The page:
The 2 mythical creatures symbolizing Yin and Yang brings heavenly balance in Lladró’s Dragon and Phoenix Table Lamp.
Templo de Quetzalcóatl, Teotihuacan in Central Mexico.
n Mesoamerica, many ethnocultural groups worship a feathered-serpent deity. The Aztec and Mayan variant is called Quetzalcoatl, literally meaning ‘serpent of precious feathers’ but allegorically meaning ‘wisest of men’. He is the patron of wind, agriculture, arts, and knowledge. Archaeologist theorize that he could be part of a trio of creation deities alongside Tlaloc (god of rain, lightning, and thunder) and the Goddess of the Cave (of motherhood, reproduction, and life).
According to Vietnamese legends, the water dragon Lac Long Quan married a fairy in bird form named Au Co, who then laid 100 eggs birthing the Vietnamese civilization. The children grew up to be strong and intelligent like their father, but also kind and skilful like their mother.
Vietnamese people are said to be themselves ‘con rông cháu tiên’, which means ‘children of the dragon and fairy’. This legend is important to many Vietnamese due to the lessons of unity and tolerance, as well as the equality of both women and men.
The exterior wall of Lladró’s Chinese Dragon Vase showcases the beautiful scales in glossy white porcelain, contrasting with the deep red inside (top left).
The Bhutanese flag, featuring Druk the Thunder Dragon.
Druk is the Thunder Dragon of Tibetan and Bhutanese mythology, known to communicate ideas and discern lies from fiction. It carries a powerful thunderbolt, to shock people on the wrong path to get them back on track and avoid repeating false beliefs. Due to its’ spiritual importance, Druk is featured prominently on the Bhutanese flag holding jewels representing wealth, as well as in the national anthem (Druk Tsenden, literally meaning Thunder Dragon Kingdom) and national emblem.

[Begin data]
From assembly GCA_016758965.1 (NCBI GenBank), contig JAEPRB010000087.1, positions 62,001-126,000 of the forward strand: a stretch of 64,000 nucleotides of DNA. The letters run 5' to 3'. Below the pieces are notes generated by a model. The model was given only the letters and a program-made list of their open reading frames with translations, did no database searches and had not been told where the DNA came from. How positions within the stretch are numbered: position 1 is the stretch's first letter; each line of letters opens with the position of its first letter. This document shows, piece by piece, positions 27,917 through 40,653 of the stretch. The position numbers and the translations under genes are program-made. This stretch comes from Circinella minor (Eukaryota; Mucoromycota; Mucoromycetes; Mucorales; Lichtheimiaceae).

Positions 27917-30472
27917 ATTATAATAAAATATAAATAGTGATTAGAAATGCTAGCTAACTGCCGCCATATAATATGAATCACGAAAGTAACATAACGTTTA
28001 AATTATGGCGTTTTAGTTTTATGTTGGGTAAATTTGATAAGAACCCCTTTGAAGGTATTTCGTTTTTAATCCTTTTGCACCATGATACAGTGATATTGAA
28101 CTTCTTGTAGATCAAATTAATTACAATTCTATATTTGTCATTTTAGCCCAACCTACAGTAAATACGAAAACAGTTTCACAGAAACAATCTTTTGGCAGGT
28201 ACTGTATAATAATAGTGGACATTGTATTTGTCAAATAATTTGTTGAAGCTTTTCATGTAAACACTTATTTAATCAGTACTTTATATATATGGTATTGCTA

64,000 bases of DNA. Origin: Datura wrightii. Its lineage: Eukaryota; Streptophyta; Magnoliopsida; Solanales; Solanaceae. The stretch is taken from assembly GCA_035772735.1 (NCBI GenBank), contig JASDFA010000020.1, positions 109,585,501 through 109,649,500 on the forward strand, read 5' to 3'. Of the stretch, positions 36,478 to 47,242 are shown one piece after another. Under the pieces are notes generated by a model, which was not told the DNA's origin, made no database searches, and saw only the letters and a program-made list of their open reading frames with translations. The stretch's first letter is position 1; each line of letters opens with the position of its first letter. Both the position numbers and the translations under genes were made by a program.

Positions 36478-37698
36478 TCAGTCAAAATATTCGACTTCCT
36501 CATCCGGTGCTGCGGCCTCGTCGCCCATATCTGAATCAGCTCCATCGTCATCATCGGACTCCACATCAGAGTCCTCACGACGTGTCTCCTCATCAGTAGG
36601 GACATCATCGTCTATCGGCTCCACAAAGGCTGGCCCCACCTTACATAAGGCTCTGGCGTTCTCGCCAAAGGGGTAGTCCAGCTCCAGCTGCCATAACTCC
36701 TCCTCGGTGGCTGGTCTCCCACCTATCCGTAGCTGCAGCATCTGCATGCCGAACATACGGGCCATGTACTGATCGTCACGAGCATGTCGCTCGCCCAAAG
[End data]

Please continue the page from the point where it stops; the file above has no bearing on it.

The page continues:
A mural of the rainbow serpent at Marrickville Public School, NSW, created by artist Robin Martin.
The Rainbow Serpent is a creator deity known by numerous names by various Australian Aboriginal people, integral in Aboriginal mythology known as The Dreaming. Like the archetypal mother goddess, the Rainbow Serpent creates land, water and diversity, and protects its people, but will bring great chaos when disturbed. When a rainbow is seen in the sky, it is supposed to be the Rainbow Serpent travelling from one waterhole to another. This is meant to explain why some waterholes never dry up during droughts.
Read on below to other articles of auspiciousness:
- From Cats to Koi: Good Luck Symbols in Samurai Culture
- Why are turtles, koi, and elephants symbolic of longevity?
- A Compendium of All the Dog Breeds Lladró Makes
The commemorative Lladró’s Dragon Sculpture Limited Edition is a limited edition of 777 units to celebrate Lladró’s 7 decades of developing porcelain. Despite the paper origami form, the metallic oxide used to intensify the red pigments give the flat matt porcelain surfaces a textured graininess.